American Revolution

Teacher Guide By Richard Cleggett

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American Revolution Lesson Plans

Student Activities for American Revolution Include:

The American Revolution was a turning point in the United States' history. Throughout the Revolution, countless key figures influenced the colonies as British forces pressed on. Starting with the infamous Shot Heard Round The World, American colonists defended the country and ultimately helped the United States become independent from England. Although many American colonists lost their lives defending their country, the American Revolution brought true freedom to the United States.

American Revolution Lesson Plans, Student Activities and Graphic Organizers

The Battle of Lexington and Concord Comparison Activity

For this activity, students will create a storyboard detailing the events leading up to, and the events of the Battle of Lexington and Concord. To do so, students will create a T-Chart or a grid storyboard that details both the British and American actions of what will mark the beginning of America’s fight for independence. By looking at both the British and American actions, students will gain a holistic perspective as to how events unfolded and what ultimately resulted in the battle. This will also provide a side-by-side, visual narrative of these events to better understand both sides of the story.

Example Comparison of British and American Actions

British Actions American Actions
Initial Call to
Lexington and Concord
The British received word that there were weapons and ammunition being held by colonial militia forces in Concord. They decided to march on Concord in the hopes of capturing John Hancock and Samuel Adams, now rebels. The colonial militia had prepared to fight and defend themselves from British forces. Weeks in advance, colonial forces had learned of the British intelligence on their supply hold and prepared for their arrival. Also aiding their intelligence were revolutionary leaders Paul Revere and William Dawes, who warned much of the countryside.
Preparation and Forces The British marched on Concord and Lexington with a force of 700, leaving Boston under the leadership of General John Pitcairn. They arrived at Lexington and Concord on the morning of April 19th, 1775 to find opposing colonial forces. The colonial forces gathered and prepared to defend the supply stock at Concord with a force of 400. They were armed and ready, having had word that the British were indeed arriving.
Actions in Battle The British arrived and had a small skirmish with colonial forces in Lexington. Upon arriving in Concord, they were met with a much greater force. The shot heard round the world took place, as the British battle colonial forces into retreat. However, they would be continuously attacked on their march back to Boston, resulting in further losses. Colonial forces met British forces in both Lexington and Concord. Despite conflicting testimonies after the battle, colonists insisted the British had provoked the fighting, and soon the colonial militia fought back. Using their knowledge of the terrain and geography, colonial forces continued to fire upon the British on their march back to Boston.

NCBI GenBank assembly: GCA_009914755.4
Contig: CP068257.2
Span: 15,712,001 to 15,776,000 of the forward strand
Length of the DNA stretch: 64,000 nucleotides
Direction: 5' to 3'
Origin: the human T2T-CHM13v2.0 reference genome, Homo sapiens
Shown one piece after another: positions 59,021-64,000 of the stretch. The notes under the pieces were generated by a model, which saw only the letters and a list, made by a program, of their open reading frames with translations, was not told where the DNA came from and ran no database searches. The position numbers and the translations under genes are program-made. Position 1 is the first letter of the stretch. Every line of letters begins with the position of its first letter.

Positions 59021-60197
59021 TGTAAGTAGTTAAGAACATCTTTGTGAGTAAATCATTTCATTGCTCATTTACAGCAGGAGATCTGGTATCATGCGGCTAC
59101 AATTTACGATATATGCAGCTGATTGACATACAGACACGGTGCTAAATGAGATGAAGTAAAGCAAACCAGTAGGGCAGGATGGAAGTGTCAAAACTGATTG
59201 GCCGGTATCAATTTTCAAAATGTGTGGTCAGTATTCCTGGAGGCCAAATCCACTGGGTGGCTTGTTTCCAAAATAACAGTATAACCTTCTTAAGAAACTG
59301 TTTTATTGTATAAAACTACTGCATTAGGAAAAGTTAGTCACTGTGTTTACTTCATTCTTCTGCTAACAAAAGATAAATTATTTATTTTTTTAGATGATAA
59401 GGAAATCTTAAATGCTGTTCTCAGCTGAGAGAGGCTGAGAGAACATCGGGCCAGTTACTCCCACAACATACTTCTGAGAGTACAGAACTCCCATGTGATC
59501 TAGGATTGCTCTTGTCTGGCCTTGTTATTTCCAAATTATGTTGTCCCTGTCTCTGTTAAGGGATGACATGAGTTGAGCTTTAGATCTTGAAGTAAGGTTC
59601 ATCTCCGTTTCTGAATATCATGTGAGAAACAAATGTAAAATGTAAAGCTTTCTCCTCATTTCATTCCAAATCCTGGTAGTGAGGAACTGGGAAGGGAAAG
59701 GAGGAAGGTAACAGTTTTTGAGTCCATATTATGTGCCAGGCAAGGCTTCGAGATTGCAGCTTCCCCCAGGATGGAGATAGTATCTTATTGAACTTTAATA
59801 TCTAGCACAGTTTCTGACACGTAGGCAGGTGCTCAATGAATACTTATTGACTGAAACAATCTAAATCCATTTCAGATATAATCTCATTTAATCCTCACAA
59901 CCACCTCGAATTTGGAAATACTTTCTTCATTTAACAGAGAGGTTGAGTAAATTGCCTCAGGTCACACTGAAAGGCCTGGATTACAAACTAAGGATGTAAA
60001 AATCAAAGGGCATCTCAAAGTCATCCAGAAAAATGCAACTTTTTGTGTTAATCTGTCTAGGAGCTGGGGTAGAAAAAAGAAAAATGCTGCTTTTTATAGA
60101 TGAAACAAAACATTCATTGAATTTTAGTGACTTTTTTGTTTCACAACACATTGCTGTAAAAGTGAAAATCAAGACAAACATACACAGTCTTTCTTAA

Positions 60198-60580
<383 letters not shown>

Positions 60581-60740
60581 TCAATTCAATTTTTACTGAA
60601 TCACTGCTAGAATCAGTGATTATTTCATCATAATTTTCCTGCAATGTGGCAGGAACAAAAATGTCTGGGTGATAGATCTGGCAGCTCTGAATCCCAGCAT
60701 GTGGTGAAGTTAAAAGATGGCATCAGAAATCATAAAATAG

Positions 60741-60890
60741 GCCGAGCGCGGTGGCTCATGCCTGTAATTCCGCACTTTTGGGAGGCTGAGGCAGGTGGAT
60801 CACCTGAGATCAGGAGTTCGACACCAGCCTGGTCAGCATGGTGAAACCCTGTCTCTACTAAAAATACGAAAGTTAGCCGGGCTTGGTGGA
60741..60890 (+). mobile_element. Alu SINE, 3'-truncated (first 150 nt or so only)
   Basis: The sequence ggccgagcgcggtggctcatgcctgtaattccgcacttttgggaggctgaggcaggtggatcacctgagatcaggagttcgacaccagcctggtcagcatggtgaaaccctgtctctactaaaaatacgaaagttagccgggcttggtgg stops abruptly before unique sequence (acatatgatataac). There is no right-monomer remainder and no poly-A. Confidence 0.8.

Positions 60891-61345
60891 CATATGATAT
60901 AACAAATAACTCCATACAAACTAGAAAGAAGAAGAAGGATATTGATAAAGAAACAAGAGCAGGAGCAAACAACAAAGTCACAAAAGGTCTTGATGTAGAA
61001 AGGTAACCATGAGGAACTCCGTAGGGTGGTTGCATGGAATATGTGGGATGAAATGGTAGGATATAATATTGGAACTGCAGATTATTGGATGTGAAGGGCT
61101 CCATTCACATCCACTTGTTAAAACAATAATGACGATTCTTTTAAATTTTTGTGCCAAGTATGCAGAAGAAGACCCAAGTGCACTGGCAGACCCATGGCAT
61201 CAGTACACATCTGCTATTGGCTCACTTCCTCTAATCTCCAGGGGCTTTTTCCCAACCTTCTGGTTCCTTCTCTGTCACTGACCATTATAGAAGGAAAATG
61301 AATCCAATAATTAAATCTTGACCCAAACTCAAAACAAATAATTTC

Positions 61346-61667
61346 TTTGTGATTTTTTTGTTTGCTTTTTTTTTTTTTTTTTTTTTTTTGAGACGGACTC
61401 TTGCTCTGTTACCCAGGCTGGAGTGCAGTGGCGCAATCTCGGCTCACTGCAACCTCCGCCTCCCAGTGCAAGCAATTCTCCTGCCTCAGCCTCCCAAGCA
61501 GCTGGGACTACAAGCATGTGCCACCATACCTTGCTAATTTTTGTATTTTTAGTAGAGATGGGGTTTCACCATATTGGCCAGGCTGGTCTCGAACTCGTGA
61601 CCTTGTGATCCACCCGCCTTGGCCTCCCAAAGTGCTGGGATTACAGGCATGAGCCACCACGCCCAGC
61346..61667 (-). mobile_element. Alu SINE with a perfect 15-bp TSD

Effects of Battle The British lost 73 men with over 150 wounded. Furthermore, they were surprised by the tenacity and courage of the colonial forces, which would serve as an underlying theme of the revolution. For colonial forces, the fighting at Lexington and Concord marked the beginning of their fight for independence. Although they will lost 49 men and more than 50 were injured, colonists gained confidence in their fight against British forces.

Extended Activity

Have students research and complete a T-Chart storyboard from another early American Revolutionary battle. This will further allow students to see strategies, effects, and significance of other battles. Furthermore, it can also serve as a comparative to both British and American actions from the Battle of Lexington and Concord.

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The Battle of Bunker Hill 5 Ws

Battle of Bunker Hill summary: This battle serves as a great connector to the Battle of Lexington/Concord, exemplifying the strength of the British as well as the growing confidence and abilities of the Americans, despite their defeat.

Here, students will create a spider map to visualize the significance of the Battle of Bunker Hill. By defining and explaining the five Ws of the battle, students will be able to analyze key strategies, figures, and effects of the battle for both the British and American colonists. Additionally, this will also expose students to key figures for both forces and what their roles were in the early years of the revolution.

Who was Leading the Forces at the Battle of Bunker Hill?

For the British, General Thomas Gage and General Clinton solidified themselves as tough, tactful leaders. For the colonial forces, William Prescott and Dr. Joseph Warren emerged as heroes, although Dr. Warren would lose his life.

What was the Battle of Bunker Hill?

The Battle of Bunker Hill was an early decisive battle in the war. Colonial forces fortified themselves atop Bunker Hill, where they unsuccessfully defended themselves from constant British attack in their attempt to siege Boston.

When did the Battle of Bunker Hill Take Place?

The Battle of Bunker Hill took place on June 17th, 1775, just months after the fighting at Lexington and Concord. The battle itself lasted approximately one day.

Where did the Battle of Bunker Hill Take Place?

The battle took place on Bunker Hill, although most fighting also occurred on Breed's Hill in Charlestown, Massachusetts. It was seen as an integral geographic position in defending and controlling the city of Boston, Massachusetts.

Why did the Battle of Bunker Hill Take Place?

The Battle of Bunker Hill was fought for tactical position in defending and controlling Boston. As the British besieged Boston, colonial forces inflicted heavy damage and instilled in themselves a new air of confidence.

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Advantages and Disadvantages of British and American Forces

Both sides of the American Revolution had their advantages and disadvantages. What served as an advantage to the American forces in the war consequently often served as a disadvantage to the British and vice versa.